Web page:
Game Info:

Puyo Puyo Tetris
Developed by: SEGA
Published by: SEGA
Release date: April 25, 2017
Available on: PS4, Switch
Genre: Puzzle, Party
Number of Players: Up to four
ESRB Rating: E10+ for comic mischief and suggestive themes
Price: $40 physical, $30 digital
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Thank you SEGA for sending us this game to review!

While I’m no expert at Tetris, I certainly do enjoy playing it. The iconic theme music isn’t anywhere to be found in this title though. When playing Hatsune Miku on the 3DS, I was introduced to Puyo Puyo, which is similar to Dr. Mario where you have to match up four of the same color puyos instead of pills. When you combine Puyo Puyo and Tetris together it gets a bit crazy, but it’s still fun even though I’m far from mastering both games.

If you’re new to either title, there are three tutorials available for each game. The beginner tutorials cover the controls and teach you how to rotate the puyos and tetriminos. In Tetris you can increase the drop speed, but this is not possible in Puyo Puyo. The advanced Tetris tutorial teaches you about clearing four rows at a time (Tetris) and holding a piece for later use. Holding is great for the vertical four block pieces or a piece that you don’t have a nook for at the moment. The advanced Puyo Puyo tutorial will teach you how to utilize combos. The combos will benefit your score no matter which game you play. The Tetris expert tutorial will teach you about last second rotations that defy physics and back to back combos. Both games reward you for clearing all the pieces from the board. Mastering the stair chains and sandwich techniques in the expert Puyo Puyo tutorial is critical for your survival online and in the single-player adventure mode.

Puyo Puyo Tetris

Strong Points: Great mashup of two classic games; lots of fun game modes and challenging AI and people to play against
Weak Points: Physical version costs an extra $10
Moral Warnings: Some of the characters are mischievous; there are references to tight outfits but you can’t really see anything

While the story isn’t that deep or believable, it sets the stage nicely for the merging of two different game worlds and introduces you to some interesting characters. A couple of the characters like to get into trouble, but it’s pretty tame. One planet prefers tight clothes while the other likes loose fitting attire and they bicker over the fashion style a bit, but nothing is seen. The voice acting and art work is nicely done in this title and it’s funny how the two worlds are so similar and different at the same time. Much like Puyo Puyo and Tetris. One thing that both worlds have in common is that they do battles to settle matters or to calm their teammates down. This would be a funny way to solve disputes in real life. Imagine getting a raise from your boss by simply winning a Tetris or Puyo Puyo match!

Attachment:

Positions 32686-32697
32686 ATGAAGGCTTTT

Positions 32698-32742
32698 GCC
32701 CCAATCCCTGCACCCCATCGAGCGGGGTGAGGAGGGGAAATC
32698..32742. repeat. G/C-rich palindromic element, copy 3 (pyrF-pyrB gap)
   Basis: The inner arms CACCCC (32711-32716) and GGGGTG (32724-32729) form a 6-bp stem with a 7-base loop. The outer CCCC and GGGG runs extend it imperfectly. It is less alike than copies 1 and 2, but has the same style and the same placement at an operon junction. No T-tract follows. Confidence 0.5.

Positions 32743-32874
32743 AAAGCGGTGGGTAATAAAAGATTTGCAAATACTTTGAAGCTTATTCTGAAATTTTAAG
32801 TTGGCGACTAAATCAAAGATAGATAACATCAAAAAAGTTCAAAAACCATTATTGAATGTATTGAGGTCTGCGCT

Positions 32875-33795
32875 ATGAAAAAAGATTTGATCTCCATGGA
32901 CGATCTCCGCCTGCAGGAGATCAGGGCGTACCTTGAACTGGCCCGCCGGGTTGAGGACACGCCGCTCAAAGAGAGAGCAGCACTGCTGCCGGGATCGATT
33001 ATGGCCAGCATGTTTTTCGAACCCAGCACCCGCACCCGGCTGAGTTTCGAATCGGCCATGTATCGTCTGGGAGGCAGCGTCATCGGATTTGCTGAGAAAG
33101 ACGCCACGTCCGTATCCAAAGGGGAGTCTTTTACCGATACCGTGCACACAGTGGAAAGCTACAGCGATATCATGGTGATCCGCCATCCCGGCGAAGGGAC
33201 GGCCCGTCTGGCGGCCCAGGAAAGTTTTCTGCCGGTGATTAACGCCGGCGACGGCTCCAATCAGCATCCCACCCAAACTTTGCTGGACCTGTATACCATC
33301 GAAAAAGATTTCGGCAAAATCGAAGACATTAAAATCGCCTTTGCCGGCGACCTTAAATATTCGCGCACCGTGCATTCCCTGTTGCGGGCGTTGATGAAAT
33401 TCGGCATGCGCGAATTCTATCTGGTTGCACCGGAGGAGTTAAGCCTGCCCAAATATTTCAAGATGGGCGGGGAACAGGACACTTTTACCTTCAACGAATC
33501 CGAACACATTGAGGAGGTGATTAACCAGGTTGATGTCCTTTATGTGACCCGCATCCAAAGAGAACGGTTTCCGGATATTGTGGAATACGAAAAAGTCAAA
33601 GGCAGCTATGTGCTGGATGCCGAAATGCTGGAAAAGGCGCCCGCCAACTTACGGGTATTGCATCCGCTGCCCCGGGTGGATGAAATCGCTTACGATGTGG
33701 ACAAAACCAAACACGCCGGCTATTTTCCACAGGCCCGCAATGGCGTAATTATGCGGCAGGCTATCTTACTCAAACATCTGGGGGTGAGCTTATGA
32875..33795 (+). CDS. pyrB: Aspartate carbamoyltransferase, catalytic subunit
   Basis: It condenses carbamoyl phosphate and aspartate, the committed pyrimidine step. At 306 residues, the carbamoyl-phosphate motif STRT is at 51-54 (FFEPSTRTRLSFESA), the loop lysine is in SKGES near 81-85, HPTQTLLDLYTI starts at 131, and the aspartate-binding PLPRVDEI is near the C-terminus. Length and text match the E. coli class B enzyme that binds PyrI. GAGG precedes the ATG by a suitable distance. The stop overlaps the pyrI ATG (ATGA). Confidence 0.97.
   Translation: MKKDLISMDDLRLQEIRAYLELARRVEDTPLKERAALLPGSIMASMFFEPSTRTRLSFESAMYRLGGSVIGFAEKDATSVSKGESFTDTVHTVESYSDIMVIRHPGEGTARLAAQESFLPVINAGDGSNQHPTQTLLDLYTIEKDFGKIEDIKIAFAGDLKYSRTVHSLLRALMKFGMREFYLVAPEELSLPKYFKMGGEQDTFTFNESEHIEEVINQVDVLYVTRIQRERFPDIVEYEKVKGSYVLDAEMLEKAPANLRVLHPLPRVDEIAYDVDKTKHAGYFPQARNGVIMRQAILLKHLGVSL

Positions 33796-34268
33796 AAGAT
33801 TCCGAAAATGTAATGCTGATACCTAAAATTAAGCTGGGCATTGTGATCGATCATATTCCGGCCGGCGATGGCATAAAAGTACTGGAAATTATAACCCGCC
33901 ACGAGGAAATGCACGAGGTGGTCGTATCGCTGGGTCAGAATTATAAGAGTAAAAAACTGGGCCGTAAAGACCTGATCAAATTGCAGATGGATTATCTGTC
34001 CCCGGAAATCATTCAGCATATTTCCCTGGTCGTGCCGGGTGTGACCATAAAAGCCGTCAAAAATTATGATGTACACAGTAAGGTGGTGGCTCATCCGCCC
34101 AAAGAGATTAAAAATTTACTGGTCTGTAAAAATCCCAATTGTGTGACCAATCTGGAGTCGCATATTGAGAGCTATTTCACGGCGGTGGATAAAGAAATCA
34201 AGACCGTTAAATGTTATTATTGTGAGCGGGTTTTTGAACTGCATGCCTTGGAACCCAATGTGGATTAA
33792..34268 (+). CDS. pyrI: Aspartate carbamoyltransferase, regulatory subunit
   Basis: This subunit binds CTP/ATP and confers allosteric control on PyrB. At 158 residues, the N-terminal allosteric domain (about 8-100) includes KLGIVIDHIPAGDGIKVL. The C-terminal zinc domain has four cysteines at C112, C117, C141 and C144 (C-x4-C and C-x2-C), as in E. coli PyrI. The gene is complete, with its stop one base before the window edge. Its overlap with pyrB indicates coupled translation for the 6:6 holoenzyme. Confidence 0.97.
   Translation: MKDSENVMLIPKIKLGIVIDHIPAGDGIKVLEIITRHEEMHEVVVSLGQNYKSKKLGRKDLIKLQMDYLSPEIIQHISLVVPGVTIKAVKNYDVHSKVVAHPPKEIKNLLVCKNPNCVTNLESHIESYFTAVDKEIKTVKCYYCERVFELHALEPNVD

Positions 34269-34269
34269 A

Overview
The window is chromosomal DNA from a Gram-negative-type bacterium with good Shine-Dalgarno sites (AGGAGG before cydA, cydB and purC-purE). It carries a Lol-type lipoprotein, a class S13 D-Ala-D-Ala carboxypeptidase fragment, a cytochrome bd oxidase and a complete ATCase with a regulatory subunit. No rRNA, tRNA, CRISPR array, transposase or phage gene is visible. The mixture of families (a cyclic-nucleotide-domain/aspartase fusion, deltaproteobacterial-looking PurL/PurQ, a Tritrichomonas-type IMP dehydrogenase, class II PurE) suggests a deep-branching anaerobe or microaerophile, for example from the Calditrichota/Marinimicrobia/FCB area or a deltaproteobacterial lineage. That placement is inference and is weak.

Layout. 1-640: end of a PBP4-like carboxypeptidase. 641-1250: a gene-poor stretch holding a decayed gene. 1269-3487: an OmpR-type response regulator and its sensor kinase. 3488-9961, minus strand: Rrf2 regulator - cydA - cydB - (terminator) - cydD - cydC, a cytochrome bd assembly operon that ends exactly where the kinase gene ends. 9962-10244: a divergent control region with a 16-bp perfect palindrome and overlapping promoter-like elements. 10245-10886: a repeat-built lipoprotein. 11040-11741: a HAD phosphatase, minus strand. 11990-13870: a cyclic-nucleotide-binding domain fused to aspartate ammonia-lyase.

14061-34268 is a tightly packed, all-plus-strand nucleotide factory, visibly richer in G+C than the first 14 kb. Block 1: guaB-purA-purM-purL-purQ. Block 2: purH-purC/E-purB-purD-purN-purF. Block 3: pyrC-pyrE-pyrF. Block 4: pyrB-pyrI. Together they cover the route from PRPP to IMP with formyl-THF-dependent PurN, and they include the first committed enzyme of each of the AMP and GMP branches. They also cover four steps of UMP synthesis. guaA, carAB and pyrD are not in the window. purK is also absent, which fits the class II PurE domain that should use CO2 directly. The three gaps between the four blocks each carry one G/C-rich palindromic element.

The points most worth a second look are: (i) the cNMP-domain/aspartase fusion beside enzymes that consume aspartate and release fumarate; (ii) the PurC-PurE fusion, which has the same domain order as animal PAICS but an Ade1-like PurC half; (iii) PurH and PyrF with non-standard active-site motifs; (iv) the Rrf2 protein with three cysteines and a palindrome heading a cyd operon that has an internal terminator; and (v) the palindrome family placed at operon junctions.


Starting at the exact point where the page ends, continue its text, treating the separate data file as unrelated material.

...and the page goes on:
The matches are sometimes mixed where one player is playing Tetris while the other plays Puyo Puyo. In order to succeed in the campaign, you’ll need to master both modes. Other times the matches are similar and sometimes both game modes are in play at the same time! Many of the matches are won by outlasting your opponent, but there are several time and score trials where you have to exceed a certain threshold to win. Depending on your overall score, you’ll be awarded between one and three stars along with some credits which can be used to customize the appearance of the tetriminos and puyos or change the voices of your favorite characters. Combos and clearing the stage will significantly boost your score so keep that in mind for score based trials.

If you just want to play Puyo Puyo or Tetris without a backstory, that’s possible as well. The AI is quite challenging and you can play against one to three of them or with up to three of your friends in the arcade modes. Finding people to play against online is easy to do as well. There are Puzzle League matches where your ranking changes depending on your win/lose ratio, or you can play for fun in the Free Play mode.

Puyo Puyo Tetris
Score Breakdown:
Higher is better
(10/10 is perfect)

Game Score - 88%
Gameplay - 18/20
Graphics - 8/10
Sound - 8/10
Stability - 5/5
Controls - 5/5

Morality Score - 97%
Violence - 10/10
Language - 10/10
Sexual Content - 10/10
Occult/Supernatural - 10/10
Cultural/Moral/Ethical - 8.5/10

There are several game modes to check out and they’re all a blast. Here’s a quick run down:

Versus – Your typical Tetris or Puyo Puyo match where the players can play a game of either of them. 

Swap – The game board switches between Tetris and Puyo Puyo at set intervals. Can you keep track of both games at once?

Fusion – A hybrid of both of the games.

Big Bang – A gauntlet of well set up boards that only need a couple of correct moves to solve entirely; can you solve them faster than your opponent?

Party – Similar to the versus mode but there are random items that can help or hinder the players like black outs that reduce visibility or funky shaped pieces that don’t fit anywhere.

One nice thing about matches is that you can save the replays and learn from the mistakes you or your opponent has made. I can’t stress enough how important it is to master the maneuvers taught in the expert tutorial to do well online and in the adventure mode. My entire family has enjoyed playing this title and it’s a great addition to your Switch library. If you prefer physical copies of your games you'll have to pay an extra $10 for the cartridge. Other than that nitpick, I highly recommend Puyo Puyo Tetris for puzzle gamers of all ages.



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